"Thanks to art, instead of seeing a single world, our own, we see it multiply until we have before us as many worlds as there are original artists."
I don't want to be nit-picky; I really like your blog, and I think it is a great way to spread art knowledge. That said, Manet was not an impressionist. The impressionists came about after a critic mocked Monet's "Impression, Sunrise" at the Salon des Refuses. After that, Degas, Monet, Pisarro, etc. formed an art group called the "Impressionists" and invited Manet to join. He was still interested in becoming a part of the academy at the time, so he turned down their invitation. So even though he painted in a similar style to 'impressionism,' it is incorrect to group him w/ the "impressionists." Again, this is nit-picky, and does not particularly diminish anything you have said in your blog, but it is something my art history teacher was very adament about clarifying!
While what your teacher has pointed out is very true, I did not really say he was an "Impressionist," I said "a friend of the Impressionists" and I do think your teacher would have to concede that his work became looser after he began to associate with the painters who are now grouped as "Impressionists."I appreciate you taking the time to comment. This is what I consider the beauty of Art History, there is no right or wrong.
Although Manet never exhibited with the Impressionists, he influenced the group and could be considered their leader. Fantin Latour very much looked up to Manet. He painted The Batignolles Studio in homage to Manet. Manet is shown painting while others artists stand by looking, including Monet, Renoir, and Frederic Bazille. The painting demonstrates Manet's influence over these artists. (Fantin Latour also did a portrait of Manet which you can see at the Chicago Art Institute.)Manet did have a strong influence on Fantin Latour's painting, but because of his temperament and training, he never came to fully embrace the bold, direct manner and techniques used by the Impressionists including painting out of doors. He prefered the old masters technique of scumbling and glazing. His paintings have much in common with Chardin, whose work he knew well and admired in the Louvre. If you look closely at a Fantin Latour painting in a museum, however, you'll see that, despite there being a certain level of detail, that the brushstrokes do have a lively, free quality as opposed to a smooth polish like you might find in say, a painting by Ingres.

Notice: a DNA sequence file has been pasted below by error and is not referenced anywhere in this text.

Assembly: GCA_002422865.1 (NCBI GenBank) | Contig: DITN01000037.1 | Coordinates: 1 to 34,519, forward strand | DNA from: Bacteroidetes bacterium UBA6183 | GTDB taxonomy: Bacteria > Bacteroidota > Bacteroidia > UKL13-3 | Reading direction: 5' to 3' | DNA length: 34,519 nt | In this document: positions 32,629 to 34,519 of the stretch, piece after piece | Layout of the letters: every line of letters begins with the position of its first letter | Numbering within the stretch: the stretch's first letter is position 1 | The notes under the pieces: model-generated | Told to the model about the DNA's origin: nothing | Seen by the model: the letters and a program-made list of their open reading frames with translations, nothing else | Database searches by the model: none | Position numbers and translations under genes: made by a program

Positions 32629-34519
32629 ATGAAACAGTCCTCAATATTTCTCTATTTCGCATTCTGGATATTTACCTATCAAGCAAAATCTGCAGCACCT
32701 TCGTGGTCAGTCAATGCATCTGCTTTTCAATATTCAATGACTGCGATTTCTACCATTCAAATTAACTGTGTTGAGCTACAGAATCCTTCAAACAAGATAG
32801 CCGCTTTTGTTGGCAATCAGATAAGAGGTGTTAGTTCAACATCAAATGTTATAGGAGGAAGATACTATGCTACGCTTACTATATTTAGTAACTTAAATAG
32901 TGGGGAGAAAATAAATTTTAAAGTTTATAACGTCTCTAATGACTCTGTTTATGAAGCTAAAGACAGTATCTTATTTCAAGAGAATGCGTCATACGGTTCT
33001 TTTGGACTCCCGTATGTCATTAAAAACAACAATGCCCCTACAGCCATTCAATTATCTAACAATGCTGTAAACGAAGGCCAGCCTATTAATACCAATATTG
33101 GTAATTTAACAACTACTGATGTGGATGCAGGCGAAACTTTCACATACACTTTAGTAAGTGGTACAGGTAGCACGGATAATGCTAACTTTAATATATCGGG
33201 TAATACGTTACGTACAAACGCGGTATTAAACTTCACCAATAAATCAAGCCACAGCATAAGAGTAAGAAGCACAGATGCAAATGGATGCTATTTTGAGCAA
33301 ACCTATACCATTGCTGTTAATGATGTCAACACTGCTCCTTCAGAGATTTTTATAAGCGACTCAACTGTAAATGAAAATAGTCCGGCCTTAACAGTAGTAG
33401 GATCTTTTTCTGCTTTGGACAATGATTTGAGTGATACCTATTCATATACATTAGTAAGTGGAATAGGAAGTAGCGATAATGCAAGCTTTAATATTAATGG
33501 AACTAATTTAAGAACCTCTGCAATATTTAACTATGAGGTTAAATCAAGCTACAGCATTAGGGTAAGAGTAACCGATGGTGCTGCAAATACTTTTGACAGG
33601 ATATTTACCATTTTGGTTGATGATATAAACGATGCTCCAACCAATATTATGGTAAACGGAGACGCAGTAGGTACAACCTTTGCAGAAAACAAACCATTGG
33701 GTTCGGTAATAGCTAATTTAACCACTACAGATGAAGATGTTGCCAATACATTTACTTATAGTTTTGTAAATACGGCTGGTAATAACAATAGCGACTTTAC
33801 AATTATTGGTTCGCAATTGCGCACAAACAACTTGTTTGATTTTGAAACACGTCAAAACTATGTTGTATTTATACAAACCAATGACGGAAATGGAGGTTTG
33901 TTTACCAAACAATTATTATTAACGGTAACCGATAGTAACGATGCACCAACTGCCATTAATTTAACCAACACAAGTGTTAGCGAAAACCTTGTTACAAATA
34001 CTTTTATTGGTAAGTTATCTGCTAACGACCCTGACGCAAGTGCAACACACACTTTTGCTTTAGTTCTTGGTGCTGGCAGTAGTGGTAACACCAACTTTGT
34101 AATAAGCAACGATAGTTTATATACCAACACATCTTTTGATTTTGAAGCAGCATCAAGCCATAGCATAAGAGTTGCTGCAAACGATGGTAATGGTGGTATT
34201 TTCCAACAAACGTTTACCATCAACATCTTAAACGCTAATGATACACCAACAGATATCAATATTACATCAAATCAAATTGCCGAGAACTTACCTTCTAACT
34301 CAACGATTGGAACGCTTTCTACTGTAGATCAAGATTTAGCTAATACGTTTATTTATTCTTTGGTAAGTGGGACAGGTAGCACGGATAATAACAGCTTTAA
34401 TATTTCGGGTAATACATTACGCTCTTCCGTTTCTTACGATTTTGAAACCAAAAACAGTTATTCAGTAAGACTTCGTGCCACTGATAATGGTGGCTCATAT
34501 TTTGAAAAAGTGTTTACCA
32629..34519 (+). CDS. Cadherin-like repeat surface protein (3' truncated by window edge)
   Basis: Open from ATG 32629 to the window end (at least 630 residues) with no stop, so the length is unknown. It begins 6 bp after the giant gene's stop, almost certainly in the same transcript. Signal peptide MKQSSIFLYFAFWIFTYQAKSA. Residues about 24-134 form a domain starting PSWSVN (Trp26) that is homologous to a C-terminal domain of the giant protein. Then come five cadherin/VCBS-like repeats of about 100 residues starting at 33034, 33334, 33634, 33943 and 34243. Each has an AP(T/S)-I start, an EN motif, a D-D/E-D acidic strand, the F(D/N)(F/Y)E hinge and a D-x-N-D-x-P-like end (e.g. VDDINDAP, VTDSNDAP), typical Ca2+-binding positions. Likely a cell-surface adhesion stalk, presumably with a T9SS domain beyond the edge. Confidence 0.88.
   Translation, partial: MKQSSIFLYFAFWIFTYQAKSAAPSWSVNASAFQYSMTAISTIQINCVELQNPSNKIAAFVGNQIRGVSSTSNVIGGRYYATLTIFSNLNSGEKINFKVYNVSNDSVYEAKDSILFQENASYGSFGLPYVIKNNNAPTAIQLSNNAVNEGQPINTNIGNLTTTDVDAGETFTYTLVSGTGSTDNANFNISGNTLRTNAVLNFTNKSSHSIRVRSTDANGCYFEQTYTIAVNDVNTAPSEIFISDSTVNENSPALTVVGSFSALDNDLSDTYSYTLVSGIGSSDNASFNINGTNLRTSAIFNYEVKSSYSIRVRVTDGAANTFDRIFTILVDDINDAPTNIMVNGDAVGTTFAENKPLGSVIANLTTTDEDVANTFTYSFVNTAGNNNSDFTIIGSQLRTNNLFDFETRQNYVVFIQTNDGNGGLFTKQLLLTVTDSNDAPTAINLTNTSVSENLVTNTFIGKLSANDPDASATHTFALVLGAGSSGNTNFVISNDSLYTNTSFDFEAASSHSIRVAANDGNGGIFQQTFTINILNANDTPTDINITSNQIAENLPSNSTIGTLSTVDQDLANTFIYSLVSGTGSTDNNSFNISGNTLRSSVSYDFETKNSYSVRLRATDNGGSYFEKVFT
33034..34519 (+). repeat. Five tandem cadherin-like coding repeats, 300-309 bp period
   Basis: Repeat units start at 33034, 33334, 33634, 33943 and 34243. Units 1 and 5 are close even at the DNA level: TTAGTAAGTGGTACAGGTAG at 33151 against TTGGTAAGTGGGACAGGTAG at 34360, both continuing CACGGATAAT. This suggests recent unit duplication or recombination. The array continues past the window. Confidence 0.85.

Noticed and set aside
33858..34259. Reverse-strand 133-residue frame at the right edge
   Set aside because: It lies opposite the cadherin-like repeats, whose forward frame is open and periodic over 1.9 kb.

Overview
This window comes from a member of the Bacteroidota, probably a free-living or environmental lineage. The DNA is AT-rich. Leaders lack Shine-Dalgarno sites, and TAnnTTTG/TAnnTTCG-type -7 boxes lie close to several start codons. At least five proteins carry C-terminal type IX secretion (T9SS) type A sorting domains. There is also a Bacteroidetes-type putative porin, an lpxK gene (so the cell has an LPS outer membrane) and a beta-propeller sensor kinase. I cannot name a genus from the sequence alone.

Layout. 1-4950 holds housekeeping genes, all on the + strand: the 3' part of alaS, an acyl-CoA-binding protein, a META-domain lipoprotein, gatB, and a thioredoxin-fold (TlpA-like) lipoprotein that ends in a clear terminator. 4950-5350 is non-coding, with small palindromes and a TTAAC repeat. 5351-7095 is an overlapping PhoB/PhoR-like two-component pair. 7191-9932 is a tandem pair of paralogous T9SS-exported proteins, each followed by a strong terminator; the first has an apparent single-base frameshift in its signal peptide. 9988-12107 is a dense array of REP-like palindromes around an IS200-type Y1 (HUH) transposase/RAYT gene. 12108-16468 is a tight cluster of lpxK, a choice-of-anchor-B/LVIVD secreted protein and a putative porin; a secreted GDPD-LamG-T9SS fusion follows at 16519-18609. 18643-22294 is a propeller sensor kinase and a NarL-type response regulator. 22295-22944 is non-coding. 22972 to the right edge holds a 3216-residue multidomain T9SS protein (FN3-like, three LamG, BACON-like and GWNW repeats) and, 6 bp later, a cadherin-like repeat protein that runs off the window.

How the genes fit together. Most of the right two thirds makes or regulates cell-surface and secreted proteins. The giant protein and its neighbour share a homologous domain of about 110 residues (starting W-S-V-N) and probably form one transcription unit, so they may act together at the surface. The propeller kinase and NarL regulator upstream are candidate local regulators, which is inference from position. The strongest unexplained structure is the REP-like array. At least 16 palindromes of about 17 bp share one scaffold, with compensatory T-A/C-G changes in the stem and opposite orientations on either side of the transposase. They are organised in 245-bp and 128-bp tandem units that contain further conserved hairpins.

Hi my name is Isabella and I am doing a project for my speech class on this piece. I am wondering if you could give me any information about it like what sort of brushstrokes or anything you know
http://www.clemusart.com/ASSETS/FBEA6456B2144982B129F000DC709036/207.3.pdfHere is a link to a PDF produced by the Cleveland Museum of Art with more information.Martha
I know little about art but a lot about roses. There's a rose named 'Fantin-Latour' from the turn of the last century. It is one of the most perfumed of the centifolia roses. Origin is probably France.Here's a link to this rose's information. I see this rose in the painting you posted on your blog. http://www.helpmefind.com/rose/pl.php?n=1768
Cool blog! I thought you might be interested to know that there is an old rose variety named Fantin-Latourhttp://www.antiqueroseemporium.com/rose-2008.htmlKeep up the good work!
Post a Comment